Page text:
MTB Skills

Frog Blog | Learning MTB and Ultimately Life Skills

Physical activity is an essential component of a healthy lifestyle. Encouraging kids and teens to be active from a young age sets good habits early on and helps them develop the skills they need to stay active throughout their lives.

We asked Pedal 2 Pedal MTB coach, Hannah Attenburrow and Ride Lines MTB Coach Andy Weir for their top tips on teaching your child to ride off road and the benefits of getting involved with this fantastic sport.

ANDY leads kids MTB camps at Glentress, Peebles during half terms and main school holidays, this year they have 10 whole weeks of dedicated Kids Camps! For every individual or group of aspiring riders he sees he likes to get the following skills drilled in before they hit the trails together:


MTB Skills

STANDING UP on the bike starts the journey to separate them from it. If a rider is sitting down all the time, every bit of trail vibration is going straight through the bike and into the body. Bigger bumps can “buck” the rider around too! This can cause fatigue and make them tired really quickly. If you can get them standing up, allowing the bike to move separately underneath them, they will be far happier (and safer).





MTB Skills

BRAKING: Let them know the consequences of braking hard with each brake. Like skidding and going over the front of the bike.

Get them to use both brakes at the same time and cover them all the time, ideally with at least one finger. (make sure there’s plenty of fingers left to grip the bars!)

Some levers are adjustable, so make sure the wee one can reach the lever effectively and pull it with enough force to actually make it work!


MTB Skills


GEARS: Bikes these days can be complex. Though the new range of Frog MTBs have only one chainring up front, so there’s no front gear shifter to worry about. Either be sure the young rider knows how to use both shifters and perhaps even

limit them to only the rear gears to start when riding off-road? This isn’t a ‘skill’ as such but worrying about gears is the number one distraction we see from kids riding bikes with lots of them!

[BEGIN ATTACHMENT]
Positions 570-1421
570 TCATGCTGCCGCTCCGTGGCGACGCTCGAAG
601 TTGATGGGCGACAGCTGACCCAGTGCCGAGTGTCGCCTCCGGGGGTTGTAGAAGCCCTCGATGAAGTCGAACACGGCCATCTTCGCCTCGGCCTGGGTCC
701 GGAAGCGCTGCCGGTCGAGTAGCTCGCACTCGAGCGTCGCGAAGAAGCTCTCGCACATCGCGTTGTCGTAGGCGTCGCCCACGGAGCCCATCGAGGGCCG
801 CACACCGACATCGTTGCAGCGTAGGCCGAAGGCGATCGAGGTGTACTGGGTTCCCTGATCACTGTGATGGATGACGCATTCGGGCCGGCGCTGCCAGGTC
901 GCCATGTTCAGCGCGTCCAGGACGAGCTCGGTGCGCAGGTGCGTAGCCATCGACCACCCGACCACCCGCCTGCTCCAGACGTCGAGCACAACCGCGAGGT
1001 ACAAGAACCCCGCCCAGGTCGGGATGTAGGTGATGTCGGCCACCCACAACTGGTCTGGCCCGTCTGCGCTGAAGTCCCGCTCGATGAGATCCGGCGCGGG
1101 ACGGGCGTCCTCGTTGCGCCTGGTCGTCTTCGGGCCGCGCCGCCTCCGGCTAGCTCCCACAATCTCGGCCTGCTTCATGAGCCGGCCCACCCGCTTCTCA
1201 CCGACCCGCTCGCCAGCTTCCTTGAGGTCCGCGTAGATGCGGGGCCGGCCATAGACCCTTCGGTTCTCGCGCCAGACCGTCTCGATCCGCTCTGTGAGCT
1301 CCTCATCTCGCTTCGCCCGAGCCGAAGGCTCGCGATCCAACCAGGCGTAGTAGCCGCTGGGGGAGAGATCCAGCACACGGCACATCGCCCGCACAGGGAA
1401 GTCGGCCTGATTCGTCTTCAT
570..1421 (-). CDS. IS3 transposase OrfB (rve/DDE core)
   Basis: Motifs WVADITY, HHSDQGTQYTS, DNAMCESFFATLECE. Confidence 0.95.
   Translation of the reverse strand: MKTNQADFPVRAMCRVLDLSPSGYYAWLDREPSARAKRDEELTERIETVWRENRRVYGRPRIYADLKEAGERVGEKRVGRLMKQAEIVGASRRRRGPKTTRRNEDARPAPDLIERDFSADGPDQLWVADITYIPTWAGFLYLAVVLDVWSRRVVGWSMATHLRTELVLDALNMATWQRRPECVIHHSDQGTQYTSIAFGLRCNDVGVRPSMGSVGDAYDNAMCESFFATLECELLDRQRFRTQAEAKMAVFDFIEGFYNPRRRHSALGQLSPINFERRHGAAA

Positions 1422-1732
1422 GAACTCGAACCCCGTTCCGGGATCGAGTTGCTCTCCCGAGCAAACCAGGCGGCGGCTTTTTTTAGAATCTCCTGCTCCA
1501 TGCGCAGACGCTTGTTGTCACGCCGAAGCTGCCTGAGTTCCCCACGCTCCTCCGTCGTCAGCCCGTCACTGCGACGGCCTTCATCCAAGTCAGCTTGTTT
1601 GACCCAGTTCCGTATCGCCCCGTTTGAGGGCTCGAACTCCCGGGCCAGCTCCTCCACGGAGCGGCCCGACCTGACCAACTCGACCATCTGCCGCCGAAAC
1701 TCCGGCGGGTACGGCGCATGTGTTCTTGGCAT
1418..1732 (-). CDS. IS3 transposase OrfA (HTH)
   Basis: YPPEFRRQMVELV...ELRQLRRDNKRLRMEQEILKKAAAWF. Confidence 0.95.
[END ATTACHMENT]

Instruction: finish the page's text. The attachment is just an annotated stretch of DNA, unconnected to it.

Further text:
MTB SkillsWhether being distracted by looking down at their gears, chatting about the latest Fortnite skin or just sugar rushing from the Haribo you’re feeding them, kids can’t stop ‘doing stuff’. You need to find a way to help them concentrate on what’s ahead. All kids are different, so it’s really down to the individual to convince them that it’s a good idea. If you catch them staring at their front wheel, give them a holler to look up!





MTB Skills

PUT IT ALL TOGETHER… If they are standing up with their brakes covered and looking ahead, they can see what’s coming and decide what to do. If it’s an obstacle they are confident with, then what will be, will be! Using the skills above, they have the very best chance of success. But If it’s something that they don’t want to do, with these ski

lls they can make an early call to stop safely, put their foot down and see what comes next.  If they have a good understanding of how their gears work, they can then set off with confidence too. We wish the best of luck to everyone who gets their kids out on mountain bikes. It can be scary stuff, but if you ease them in with some simple skills for safety and to enhance their enjoyment they will never look back!


Riding off road takes their skills to a new level – increasing concentration levels, attention span, spatial awareness and of course the ability to dust yourself off and go again when things don’t go to plan!

HANNAH runs mountain bike camps through the school holidays giving children aged 4+ the opportunity to try mountain biking, a sport that she feels, unless they have cycling parents they probably will not experience.

The many benefits of Mountain biking include;

MTB benefits

Keeping children interested is different for every child and will depend on what they are driven by. As a coach Hannah makes sure in every session each child has the opportunity to get some feedback and one to one attention to ensure that even in a group setting no child gets forgotten.

“I pick out the positive points from each session to give them a sense of achievement, so they leave feeling positive and excited about the next session.

I also like to set little challenges for the time between each session; this keeps them on their bikes during the week until our next session. As children need an hours exercise a day if they have a goal to reach for the next week, they are far more likely to get up of their own accord and go ride round their garden or ask if they can go biking at the weekend”.

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